The Long Road to Global Wild Polio Eradication

World Bank data shows though, wild polio has not yet been eradicated globally

Statista Infographics Bulletin

Africa was certified as polio-free in 2020, after years of hard fighting against the disease and its spread, with the last indigenous case of wild polio recorded there in 2016. As of this infographic using World Bank data shows though, wild polio has not yet been eradicated globally.

The disease is still endemic in Afghanistan and Pakistan and a small number of ‘imported’ cases detected in Africa in 2021 and 2022.

To aid in this ongoing fight the Bill & Melinda Gates Foundation announced recently that it was committing $1.2 billion to help in the eradication of all forms of polio.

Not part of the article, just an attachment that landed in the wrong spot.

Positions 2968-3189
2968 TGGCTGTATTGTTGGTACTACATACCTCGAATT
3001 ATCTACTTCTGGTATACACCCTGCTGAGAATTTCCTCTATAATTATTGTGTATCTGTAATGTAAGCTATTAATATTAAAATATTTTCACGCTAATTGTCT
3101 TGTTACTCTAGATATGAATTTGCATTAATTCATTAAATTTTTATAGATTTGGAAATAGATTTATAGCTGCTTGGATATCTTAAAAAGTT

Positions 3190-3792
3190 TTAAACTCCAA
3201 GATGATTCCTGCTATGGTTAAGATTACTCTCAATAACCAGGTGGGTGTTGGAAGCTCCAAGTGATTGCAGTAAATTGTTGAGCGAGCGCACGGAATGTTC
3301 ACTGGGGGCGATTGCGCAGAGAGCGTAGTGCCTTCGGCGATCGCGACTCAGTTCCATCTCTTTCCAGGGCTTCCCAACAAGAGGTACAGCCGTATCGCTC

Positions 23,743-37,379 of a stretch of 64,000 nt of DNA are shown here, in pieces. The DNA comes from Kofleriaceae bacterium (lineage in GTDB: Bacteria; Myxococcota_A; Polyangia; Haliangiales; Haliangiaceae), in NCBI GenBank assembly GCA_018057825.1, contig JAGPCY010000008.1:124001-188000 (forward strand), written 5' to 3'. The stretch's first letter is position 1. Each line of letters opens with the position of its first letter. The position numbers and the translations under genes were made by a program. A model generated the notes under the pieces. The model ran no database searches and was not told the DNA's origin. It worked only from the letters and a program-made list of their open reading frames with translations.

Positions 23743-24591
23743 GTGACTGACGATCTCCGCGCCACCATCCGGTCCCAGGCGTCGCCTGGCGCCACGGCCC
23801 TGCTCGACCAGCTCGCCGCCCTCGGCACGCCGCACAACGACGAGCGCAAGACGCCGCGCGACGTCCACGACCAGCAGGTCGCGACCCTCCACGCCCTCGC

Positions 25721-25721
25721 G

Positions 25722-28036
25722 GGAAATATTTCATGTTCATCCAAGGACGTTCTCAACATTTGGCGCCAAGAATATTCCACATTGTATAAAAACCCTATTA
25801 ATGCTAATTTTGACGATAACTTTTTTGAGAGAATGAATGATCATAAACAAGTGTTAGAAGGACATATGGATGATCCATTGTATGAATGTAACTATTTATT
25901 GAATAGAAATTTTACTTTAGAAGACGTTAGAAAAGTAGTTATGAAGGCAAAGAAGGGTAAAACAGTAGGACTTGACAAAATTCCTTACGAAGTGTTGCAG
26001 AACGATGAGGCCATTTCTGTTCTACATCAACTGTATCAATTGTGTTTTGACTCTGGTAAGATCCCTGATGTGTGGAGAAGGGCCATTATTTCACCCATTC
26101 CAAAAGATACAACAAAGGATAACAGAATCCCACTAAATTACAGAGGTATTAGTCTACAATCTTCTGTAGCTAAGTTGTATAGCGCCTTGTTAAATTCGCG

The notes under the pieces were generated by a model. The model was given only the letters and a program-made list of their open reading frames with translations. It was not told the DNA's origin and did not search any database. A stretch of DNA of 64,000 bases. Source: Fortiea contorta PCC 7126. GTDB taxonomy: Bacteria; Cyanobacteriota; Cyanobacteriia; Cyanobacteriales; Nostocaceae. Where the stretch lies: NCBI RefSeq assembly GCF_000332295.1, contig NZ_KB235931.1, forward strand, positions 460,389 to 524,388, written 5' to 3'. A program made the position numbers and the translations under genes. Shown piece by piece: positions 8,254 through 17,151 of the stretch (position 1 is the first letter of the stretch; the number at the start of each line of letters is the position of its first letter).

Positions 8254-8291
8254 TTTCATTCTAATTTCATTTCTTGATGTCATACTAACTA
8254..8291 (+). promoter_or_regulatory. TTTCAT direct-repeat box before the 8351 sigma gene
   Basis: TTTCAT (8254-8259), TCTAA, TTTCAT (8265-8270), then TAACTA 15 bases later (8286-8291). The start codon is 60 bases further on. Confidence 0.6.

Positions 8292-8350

As detailed in a statement on the foundation’s website: “The new financial commitment will support implementation of the Global Polio Eradication Initiative’s Polio Eradication Strategy 2022-2026, which aims to end wild poliovirus in the last two endemic countries—Pakistan and Afghanistan—and stop outbreaks of new variants of the virus.”

Bill Gates is quoted as saying,“Polio eradication is within reach. But as far as we have come, the disease remains a threat. Working together, the world can end this disease”.

With one recorded case in 2021, and seven so far in 2022, a reversal would at first glance appear to be underway in Africa. The continent still retains its polio-free status so far though, as the initial cases detected in 2022 were not indigenous, having been traced back to a strain circulating in Pakistan in 2019.

The potentially fatal virus, which mainly affects children under 5 years old and can cause irreversible paralysis has no known cure, however, a properly administered vaccine will protect children for life.


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